Introduction to Contemplative Prayer
Contemplative Prayer (also known as Christian Meditation, The Prayer of the Heart, Centering Prayer) is a kind of “Silent Gazing on God”, an exploration into the limitless Mystery that is God. Its history is closely tied with the development of the Monastic movement from the times of the Desert Mothers and Fathers. In the middle of the 3rd century AD, Decius was the Roman Emperor and many Christians were being persecuted and killed at that time. This was the catalyst for the move of some Christians to flee into the Egyptian desert in order to devote themselves to living the kinds of lives they saw as closer to the Biblical ideal. By the late 3rd century this became the start of Monasticism in the eastern Mediterranean area.
In the later part of the 4th century a young man named John Cassian, from modern-day Romania, entered such a monastic society and stayed 20 years. At the end of this period, in the early 5th century, he was sent off to Marseille in the South of France to begin a monastic community there, one that accepted both men and women, in which he taught in a methodical way the wisdom of the desert which included the practice of Contemplative Prayer.
Fast forward some 80 years or so and we have St Benedict, the son of a Roman nobleman who left his privileged life to enter a monastery himself. It is Benedict who is normally regarded as the founder of Western monasticism, though he leaned heavily on the work of John Cassian. Benedict’s way of living and praying, known as The Rule, has greatly influenced monastic communities (including our own cathedral community) to this day.
In our modern times the late Irish Benedictine monk, John Main, set about making the practice of meditation accessible to the lay Christian; he wrote:
“The all-important aim in Christian meditation is to allow God’s mysterious and silent presence within us to become more and more not only a reality, but the reality which gives meaning, shape and purpose to everything we do, to everything we are…”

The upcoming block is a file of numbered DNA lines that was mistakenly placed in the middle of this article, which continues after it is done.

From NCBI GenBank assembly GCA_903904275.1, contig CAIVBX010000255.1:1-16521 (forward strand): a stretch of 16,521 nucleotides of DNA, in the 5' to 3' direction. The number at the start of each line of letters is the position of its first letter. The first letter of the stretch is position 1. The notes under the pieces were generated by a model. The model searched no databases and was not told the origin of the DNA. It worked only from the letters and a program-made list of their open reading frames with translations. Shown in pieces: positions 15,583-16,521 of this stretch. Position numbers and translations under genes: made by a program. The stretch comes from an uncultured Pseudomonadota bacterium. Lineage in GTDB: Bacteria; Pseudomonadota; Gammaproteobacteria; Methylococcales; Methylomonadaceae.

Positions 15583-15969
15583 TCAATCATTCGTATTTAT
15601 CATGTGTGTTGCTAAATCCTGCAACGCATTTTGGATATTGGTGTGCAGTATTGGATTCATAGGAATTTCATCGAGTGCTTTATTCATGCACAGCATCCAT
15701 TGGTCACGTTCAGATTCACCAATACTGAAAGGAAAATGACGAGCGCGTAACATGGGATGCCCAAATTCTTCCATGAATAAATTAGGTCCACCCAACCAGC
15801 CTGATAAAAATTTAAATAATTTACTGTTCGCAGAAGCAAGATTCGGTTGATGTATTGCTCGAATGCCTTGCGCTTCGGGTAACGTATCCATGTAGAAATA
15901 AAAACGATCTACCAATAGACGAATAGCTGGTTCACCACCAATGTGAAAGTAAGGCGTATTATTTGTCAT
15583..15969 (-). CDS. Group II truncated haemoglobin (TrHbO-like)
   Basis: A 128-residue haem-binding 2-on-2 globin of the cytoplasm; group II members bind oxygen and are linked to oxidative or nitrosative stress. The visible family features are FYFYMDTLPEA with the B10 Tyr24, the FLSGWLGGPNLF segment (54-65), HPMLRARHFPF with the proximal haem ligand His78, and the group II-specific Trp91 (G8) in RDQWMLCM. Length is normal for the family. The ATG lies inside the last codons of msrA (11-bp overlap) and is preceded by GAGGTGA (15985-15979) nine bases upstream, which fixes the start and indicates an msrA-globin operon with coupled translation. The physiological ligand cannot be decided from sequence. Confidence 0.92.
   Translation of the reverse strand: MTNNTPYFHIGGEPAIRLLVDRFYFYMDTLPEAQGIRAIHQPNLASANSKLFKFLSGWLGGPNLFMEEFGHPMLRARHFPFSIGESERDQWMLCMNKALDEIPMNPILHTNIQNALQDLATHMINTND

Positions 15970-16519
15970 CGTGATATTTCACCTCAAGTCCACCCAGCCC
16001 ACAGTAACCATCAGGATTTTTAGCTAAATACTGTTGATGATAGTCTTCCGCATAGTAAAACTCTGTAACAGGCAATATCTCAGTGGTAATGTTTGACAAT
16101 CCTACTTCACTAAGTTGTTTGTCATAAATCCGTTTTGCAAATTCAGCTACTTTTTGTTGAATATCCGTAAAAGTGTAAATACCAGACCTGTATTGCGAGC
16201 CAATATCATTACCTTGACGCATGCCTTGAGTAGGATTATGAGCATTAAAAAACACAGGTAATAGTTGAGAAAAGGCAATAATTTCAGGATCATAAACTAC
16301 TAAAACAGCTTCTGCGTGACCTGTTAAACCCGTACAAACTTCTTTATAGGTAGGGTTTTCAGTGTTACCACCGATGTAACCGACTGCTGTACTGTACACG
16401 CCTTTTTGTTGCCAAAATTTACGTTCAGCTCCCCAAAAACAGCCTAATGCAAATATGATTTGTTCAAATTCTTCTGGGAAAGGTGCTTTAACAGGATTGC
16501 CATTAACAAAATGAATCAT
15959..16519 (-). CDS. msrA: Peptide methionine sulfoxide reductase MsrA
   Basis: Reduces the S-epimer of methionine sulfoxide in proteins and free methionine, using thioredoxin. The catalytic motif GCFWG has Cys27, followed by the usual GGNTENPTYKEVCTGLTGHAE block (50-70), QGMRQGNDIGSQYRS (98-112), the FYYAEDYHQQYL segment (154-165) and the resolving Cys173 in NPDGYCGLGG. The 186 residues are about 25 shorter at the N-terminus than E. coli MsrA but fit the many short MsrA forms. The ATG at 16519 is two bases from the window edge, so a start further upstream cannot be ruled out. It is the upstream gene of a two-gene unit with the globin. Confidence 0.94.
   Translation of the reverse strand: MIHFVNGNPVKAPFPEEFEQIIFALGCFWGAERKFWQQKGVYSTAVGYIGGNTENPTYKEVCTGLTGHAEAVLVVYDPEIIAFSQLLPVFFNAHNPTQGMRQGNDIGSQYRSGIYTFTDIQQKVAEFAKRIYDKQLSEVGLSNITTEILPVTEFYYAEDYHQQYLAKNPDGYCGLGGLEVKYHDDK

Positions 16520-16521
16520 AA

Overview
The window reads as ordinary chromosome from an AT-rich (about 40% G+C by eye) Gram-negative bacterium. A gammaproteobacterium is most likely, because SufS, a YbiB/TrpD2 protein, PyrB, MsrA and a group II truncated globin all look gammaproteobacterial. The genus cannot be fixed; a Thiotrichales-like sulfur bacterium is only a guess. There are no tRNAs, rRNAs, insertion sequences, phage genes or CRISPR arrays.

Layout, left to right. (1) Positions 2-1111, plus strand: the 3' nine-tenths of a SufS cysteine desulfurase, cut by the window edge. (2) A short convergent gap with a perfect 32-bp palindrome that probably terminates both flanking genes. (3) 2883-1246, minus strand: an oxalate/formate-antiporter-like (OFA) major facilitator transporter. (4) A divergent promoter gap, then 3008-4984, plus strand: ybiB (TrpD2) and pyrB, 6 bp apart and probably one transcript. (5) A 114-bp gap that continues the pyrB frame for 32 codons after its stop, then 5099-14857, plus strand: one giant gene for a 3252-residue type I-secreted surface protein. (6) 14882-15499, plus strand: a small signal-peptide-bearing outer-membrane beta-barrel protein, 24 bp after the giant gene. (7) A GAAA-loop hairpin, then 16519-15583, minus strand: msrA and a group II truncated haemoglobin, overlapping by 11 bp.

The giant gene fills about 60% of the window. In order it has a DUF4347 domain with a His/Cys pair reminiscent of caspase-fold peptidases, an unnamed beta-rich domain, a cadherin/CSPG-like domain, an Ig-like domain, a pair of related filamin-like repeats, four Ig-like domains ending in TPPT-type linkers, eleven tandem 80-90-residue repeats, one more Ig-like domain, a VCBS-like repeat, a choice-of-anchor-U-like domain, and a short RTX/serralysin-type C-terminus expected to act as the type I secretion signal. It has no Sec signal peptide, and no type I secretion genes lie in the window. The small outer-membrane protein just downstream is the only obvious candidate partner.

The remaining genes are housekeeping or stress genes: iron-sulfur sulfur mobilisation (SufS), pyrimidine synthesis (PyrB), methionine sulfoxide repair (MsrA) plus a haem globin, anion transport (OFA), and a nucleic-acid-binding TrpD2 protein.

The Nature of Contemplative Prayer
Most people, when they hear the word “prayer”, think essentially of talking to God, a kind of monologue in which God is listening to them asking Him to sort out a “shopping list” of issues. More mature prayer extends this to speaking and listening. Contemplative Prayer is perhaps the most mature and the deepest form of prayer – here are some of its characteristics:
- Is not a string of petitions or requests.
- Is carried out in an environment of complete silence. This is a condition that must not be wavered from.
- Does not involve any ideas, images or other constructs of the mind, nor invoke any trance-like state.
- Is a metaphorical “face-to-face” encounter between person and God, in which God reveals Himselfdirectly to the person. Since the, as it were, “raw nature” of God is so different from our human nature and so utterly unknowable, this revelation takes the form of silence and absence – we are confronting, as it were, a “Cloud of Unknowing.”
- Is undertaken simply to be with God, not to expect any feelings, experiences or insights of any kind, but simply from a desire – however feeble – for Him and Him alone.
Introduction to Contemplative Prayer
• Is not an endeavour in which we ourselves discover God through our efforts; it is God who, for love of us, reveals Himself to us. Therefore, Contemplative Prayer does not make us “special” Christians – our Lord loves us no more and no less than others who do not practice this discipline.
Aspects of the Contemplative Session
• Are we right with God?
• Examining our attitude and outlook – the need for humility.
• Is anything weighing heavily on our minds?
• Getting physically comfortable in an environment with the minimum of interruption.